As we celebrate our 36th year, the Canadian Foundation for Physically Disabled Persons continues to evolve and take on new challenges in its ongoing mission to improve the lives of Canadians with physical disabilities.
When we held our first Gala back in 1985, our ambition was to build a community of like-minded individuals and organizations dedicated to transforming Canada into the best place in the world for people with physical disabilities.
You, our supporters, are that community–and, together, we have made real progress toward this goal. For proof, look no further than the federal government’s grant of royal assent last year to the Accessible Canada Act.
“Much work still needs to be done before the Act fulfills its promise,” notes the Honourable Vim Kochhar, founder of the Great Valentine Gala and chair of the Canadian Foundation for Physically Disabled Persons. “Nonetheless, its passage into law was a monumental event for people with disabilities. It creates a framework for future progress and places Canada firmly among the foremost nations that are striving to give everyone an equal chance at success.
”We’re proud to say that, with your backing, the CFPDP contributed to this grand achievement, along with so many other dedicated organizations and individuals.
RAISING AWARENESS Since its inception, the foundation has worked tirelessly to increase awareness among Canadians that people with physical disabilities have both specialized needs deserving of our support and untapped potential to contribute to society, if only given the chance.
Significantly, our awareness programs — from prestige events such as the Great Valentine Gala and the Disability Hall of Fame to high-impact initiatives like Rolling Rampage on the Hill — have been aimed not only at the public but also at decision-makers in business and government.
“By targeting CEOs and elected officials, we are attempting to create change from the top down, “ said Kochhar. “As opposed to starting at the grassroots and working our way up, we believe a top-down approach can be a more effective way for us to use our resources.
“That’s because when you influence the thinking of someone who is a leader, that person can have a big impact on the thinking of those around them. Moreover, leaders have the ability to change policies in their areas of influence, and changes in policies are often essential to removing barriers and creating environments that are fair for everyone at all levels of society.”
The CFPDP’s newest undertaking, “A Seat at the Table,” is a social-change program aimed at persuading corporations to begin appointing qualified people with physical disabilities to their boards.
“Currently, there is basically zero representation of people with disabilities on corporate boards,”said Kochhar. “Given that roughly four million Canadians live with a physical or developmental disability, this is clearly a case of a segment of society being excluded from key decision making roles,and they deserve to have a voice.”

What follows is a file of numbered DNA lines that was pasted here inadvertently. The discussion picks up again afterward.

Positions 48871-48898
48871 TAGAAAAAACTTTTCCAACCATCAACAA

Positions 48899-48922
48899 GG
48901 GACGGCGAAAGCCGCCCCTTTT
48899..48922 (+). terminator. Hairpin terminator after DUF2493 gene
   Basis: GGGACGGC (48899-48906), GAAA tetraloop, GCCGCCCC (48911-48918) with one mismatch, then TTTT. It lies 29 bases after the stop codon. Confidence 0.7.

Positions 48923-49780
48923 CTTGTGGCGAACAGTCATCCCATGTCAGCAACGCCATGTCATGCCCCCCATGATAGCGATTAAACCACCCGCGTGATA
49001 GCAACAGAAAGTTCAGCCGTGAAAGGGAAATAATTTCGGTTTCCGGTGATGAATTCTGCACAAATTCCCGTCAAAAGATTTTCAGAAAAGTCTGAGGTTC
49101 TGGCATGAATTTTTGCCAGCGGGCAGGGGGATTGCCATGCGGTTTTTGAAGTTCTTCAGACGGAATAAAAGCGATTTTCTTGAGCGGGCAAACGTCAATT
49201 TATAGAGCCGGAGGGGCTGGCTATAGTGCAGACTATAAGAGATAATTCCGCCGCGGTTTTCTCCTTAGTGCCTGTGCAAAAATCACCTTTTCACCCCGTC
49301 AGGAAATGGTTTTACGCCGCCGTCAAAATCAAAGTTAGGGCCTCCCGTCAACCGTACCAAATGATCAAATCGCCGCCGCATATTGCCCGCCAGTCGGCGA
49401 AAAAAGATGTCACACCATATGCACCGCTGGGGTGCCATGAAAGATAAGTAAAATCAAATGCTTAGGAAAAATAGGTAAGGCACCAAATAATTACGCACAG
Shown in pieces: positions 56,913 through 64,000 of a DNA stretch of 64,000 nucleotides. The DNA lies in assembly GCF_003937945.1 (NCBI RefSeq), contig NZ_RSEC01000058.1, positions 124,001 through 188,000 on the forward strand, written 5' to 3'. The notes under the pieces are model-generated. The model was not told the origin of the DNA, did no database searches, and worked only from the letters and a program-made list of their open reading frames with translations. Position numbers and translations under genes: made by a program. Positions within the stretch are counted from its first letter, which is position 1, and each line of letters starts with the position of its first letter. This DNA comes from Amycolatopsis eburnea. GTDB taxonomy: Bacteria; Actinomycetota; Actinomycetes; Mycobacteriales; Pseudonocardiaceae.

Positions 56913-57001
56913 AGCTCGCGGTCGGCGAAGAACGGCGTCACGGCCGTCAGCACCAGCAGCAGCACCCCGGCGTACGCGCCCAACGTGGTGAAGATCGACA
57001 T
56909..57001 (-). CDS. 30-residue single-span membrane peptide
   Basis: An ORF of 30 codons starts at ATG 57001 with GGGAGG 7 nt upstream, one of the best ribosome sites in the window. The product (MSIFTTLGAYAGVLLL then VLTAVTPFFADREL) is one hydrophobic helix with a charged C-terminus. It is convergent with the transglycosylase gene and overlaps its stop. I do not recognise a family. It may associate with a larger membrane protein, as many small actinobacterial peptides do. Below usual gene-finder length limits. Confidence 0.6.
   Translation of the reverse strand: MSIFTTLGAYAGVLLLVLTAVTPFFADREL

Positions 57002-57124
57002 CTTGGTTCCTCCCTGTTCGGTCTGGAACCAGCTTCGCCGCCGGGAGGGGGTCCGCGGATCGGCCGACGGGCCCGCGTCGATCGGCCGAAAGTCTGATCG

A Seat at the Table is slated to begin rolling out in early 2020, and Kochhar describes it as a textbook example of strategically attempting to create change from the top down.For example, the program will kick off with an advertising campaign in the Globe and Mail aimed at senior executives and CEO’s. The campaign will inform its target audience of the lack of representation of Canadians with disabilities on corporate boards and encourage them to do something about it.
As well, anticipating that companies are likely to have difficulty finding qualified candidates on their own, the CFPDP has established a candidate pool that will be made accessible to board-member selection committees. The pool consists of qualified candidates who have been vetted by a selection committee.
Convincing corporations to change their behaviour is never easy, but Kochhar concluded this was a battle worth fighting because the potential benefits for people with physical disabilities are so substantial.
“By adding someone with a disability to its board, a company gains a new perspective on the specialized needs as well as the capabilities of employees and customers who may have disabilities. This can lead to changes in policies and services that have far-reaching benefits for those with disabilities, while also proving to be an advantage for the company,” he said.
Kochhar said he felt that the CFPDP was the right organization within the disability advocacy community to take on this challenge since it has deep and longstanding connections with many leading corporations, due to their support over the years for the CFPDP’s various programs.
You can also learn more about this exciting CFPDP program at www.aseatatthetable.cfpdp.com.
The CFPDP creates and supports a wide range of initiatives designed to improve the lives of people with physical disabilities. In its efforts, the foundation consistently seeks to put the emphasis on a person’s abilities — rather than disabilities— and to recognize and celebrate their achievements and contributions to society.
More than 600 guests of the CFPDP are expected to gather for the 36th annual Great Valentine Gala at Toronto’s Fairmont Royal York Hotel.Through the years, the Gala has raised more than$35 million dollars on behalf of people with physical disabilities, and more than 22,000 people have attended the event.